When they think of negotiation, many people imagine a positional bargaining scenario where two people are haggling back-and-forth over the price of an item, both refusing to budge. In positional bargaining, “each side takes a position, argues for it, and makes concessions to reach a compromise,” write Roger Fisher, William Ury, and Bruce Patton in their classic negotiation text Getting to Yes: Negotiating Agreement Without Giving In.
Positional bargaining may sound like business as usual, but it shouldn’t be. In fact, positional bargaining is typically an ineffective way of reaching an agreement for numerous reasons, including the following three, according to the authors of Getting to Yes:
Positional bargaining produces unwise agreements. Negotiators who bargain over positions are typically reluctant to back down. Parties become so interested in “saving face” that they lose sight of what else they might gain.
Positional bargaining is ineffective. In positional bargaining, negotiators often try to best their counterpart by opening with an extreme position and then focus only on how to counteroffer without budging. Extreme offers and small concessions can drag out the negotiation process much longer than it needs to be.
Positional bargaining harms the relationship. Positional bargaining often becomes a “contest of wills,” with each side trying to pressure the other to back down. “Anger and resentment often result” if one party thinks they have sacrificed too much, according to Fisher, Ury, and Patton.
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Beyond Positional Bargaining
How can negotiators move beyond the natural tendency to engage in positional bargaining and capitalize on the benefits of negotiation in business, while preserving and even improving their relationship? Here are some useful skills needed for negotiation:
Move beyond positions to interests. In positional bargaining, negotiators often become so focused on their demands that they forget to explain why they want what they want. Take the classic example of two sisters arguing over a single orange. One sister wants the orange rind for a cake she’s baking, and the other sister wants to squeeze the orange to make juice. A split-the-difference, positional bargaining outcome might result in them simply arguing over the orange and, eventually, reluctantly deciding to cut it in half. Only by revealing the interests underlying their positions could they reach a mutually beneficial outcome—the rind for one sister and the juice for the other. Revealing the interests behind your position is the key to creative dealmaking.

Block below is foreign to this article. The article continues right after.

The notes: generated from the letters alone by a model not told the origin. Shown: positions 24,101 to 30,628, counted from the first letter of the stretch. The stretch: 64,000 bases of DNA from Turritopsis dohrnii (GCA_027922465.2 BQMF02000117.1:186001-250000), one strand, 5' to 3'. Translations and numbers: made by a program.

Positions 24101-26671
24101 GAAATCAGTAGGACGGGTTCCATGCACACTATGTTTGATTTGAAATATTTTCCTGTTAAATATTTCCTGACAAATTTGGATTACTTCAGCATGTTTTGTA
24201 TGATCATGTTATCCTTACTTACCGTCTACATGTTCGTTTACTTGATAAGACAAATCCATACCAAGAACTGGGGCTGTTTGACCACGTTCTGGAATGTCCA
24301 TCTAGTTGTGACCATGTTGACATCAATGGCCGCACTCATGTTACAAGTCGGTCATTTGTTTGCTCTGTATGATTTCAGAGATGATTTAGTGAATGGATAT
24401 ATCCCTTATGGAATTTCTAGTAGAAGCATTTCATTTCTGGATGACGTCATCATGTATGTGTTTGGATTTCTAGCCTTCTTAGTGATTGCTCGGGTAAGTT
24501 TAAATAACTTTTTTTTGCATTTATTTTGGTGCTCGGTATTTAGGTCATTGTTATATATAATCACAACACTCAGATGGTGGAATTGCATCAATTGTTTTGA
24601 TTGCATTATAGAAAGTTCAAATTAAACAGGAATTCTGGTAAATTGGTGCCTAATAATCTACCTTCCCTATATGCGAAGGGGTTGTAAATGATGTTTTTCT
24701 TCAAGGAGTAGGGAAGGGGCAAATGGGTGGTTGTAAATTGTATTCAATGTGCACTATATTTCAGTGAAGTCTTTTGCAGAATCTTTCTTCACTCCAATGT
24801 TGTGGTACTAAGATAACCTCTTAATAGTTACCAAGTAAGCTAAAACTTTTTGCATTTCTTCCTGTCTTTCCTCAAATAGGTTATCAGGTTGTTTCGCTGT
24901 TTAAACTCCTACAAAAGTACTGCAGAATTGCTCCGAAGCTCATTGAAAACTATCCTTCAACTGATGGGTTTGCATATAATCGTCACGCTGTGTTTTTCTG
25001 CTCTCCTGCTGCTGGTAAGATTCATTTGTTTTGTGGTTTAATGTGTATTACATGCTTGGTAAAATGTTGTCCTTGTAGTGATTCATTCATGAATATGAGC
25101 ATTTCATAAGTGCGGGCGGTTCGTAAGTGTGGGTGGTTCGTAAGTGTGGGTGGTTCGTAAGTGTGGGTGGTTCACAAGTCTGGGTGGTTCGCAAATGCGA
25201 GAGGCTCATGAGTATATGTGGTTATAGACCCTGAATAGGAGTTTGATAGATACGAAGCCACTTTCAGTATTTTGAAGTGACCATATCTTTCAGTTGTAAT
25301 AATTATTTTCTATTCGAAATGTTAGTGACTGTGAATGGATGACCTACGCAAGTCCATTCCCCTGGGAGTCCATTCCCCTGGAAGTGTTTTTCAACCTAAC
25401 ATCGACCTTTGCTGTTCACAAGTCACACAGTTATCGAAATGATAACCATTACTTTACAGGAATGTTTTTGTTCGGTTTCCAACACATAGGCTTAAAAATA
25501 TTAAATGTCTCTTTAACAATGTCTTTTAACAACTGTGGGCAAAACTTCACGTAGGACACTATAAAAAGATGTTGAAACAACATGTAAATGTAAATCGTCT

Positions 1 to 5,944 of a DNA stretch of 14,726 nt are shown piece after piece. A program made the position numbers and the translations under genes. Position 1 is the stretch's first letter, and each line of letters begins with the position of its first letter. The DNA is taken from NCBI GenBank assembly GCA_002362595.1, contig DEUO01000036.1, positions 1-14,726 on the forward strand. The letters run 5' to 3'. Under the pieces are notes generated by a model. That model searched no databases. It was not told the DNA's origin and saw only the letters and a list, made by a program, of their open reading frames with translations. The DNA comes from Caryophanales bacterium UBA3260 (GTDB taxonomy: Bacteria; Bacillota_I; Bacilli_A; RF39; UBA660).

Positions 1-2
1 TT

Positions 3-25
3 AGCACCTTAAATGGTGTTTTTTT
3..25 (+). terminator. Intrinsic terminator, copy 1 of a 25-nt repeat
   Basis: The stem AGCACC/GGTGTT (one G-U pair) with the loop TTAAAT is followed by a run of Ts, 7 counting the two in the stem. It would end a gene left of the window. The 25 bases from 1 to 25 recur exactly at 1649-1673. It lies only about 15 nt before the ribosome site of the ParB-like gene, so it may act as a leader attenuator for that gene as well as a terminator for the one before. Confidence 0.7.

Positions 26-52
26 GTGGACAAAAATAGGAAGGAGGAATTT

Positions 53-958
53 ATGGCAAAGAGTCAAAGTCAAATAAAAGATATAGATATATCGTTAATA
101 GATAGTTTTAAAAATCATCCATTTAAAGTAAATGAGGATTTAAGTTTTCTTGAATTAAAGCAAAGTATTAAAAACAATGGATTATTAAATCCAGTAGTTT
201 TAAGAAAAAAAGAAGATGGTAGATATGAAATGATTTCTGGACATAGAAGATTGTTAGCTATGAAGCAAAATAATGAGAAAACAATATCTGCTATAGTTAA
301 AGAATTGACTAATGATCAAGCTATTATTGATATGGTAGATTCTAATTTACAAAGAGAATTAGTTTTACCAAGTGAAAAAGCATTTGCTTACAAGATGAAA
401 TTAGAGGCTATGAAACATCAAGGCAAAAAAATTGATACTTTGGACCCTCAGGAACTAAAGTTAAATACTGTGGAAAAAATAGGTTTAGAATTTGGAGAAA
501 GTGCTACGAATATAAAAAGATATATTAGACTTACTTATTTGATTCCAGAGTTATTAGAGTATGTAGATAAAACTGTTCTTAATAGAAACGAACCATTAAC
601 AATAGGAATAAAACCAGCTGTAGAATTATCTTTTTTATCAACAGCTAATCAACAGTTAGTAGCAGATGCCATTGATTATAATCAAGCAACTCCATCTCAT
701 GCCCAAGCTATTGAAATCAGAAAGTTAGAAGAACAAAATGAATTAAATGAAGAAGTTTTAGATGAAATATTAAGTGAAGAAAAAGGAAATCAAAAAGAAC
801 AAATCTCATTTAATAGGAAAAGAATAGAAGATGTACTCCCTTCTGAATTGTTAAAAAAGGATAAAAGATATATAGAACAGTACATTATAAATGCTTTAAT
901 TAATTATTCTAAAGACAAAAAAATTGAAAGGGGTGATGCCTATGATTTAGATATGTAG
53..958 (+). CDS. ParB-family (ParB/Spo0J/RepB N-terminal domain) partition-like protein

Strive to create value, not just claim it. In positional bargaining, negotiators assume that whatever they achieve comes at the other party’s expense, and vice versa. This fixed-pie mindset stands in the way of value creation, which begins with the type of exploration of interests we just described. Returning to the orange example, what if the sisters discussed ways to get more oranges so they’d have more rind and juice to divide? To move beyond a value-claiming negotiation, you will need to view each other as collaborators, not just competitors.
Be inquisitive. Opening up about your interests will help you move beyond positional bargaining, but don’t assume your counterpart will be as forthcoming. Explain that you’re looking to expand the number of issues up for discussion in the hope of identifying tradeoffs and improving both parties’ outcomes. Ask questions about their interests; your counterpart will likely ask you questions in return. This type of dialogue is likely to identify issues that one party values less and the other party values more, setting you up for efficient trades—as in the case of one sister giving up the rind to get the juice of the orange, and vice versa.
Focus on relationship building. Though some negotiations are one-off interactions, as in the case of a negotiation between a tourist and a vendor at a rug bazaar, negotiations generally tend to be between people who might, or will definitely will, have an ongoing relationship with each other. To ensure you don’t get trapped into positional bargaining, you might tell your counterpart upfront that you hope to build a trusting relationship by ensuring that both parties are satisfied with the final deal. Explain that this doesn’t mean you’re going to make a lot of concessions, but that you see value in working together to explore interests and identify issues—fundamental aspects of negotiation. Taking time to build rapport through “small talk” can also help establish a basis of trust.
What other strategies do you recommend for moving beyond positional bargaining?
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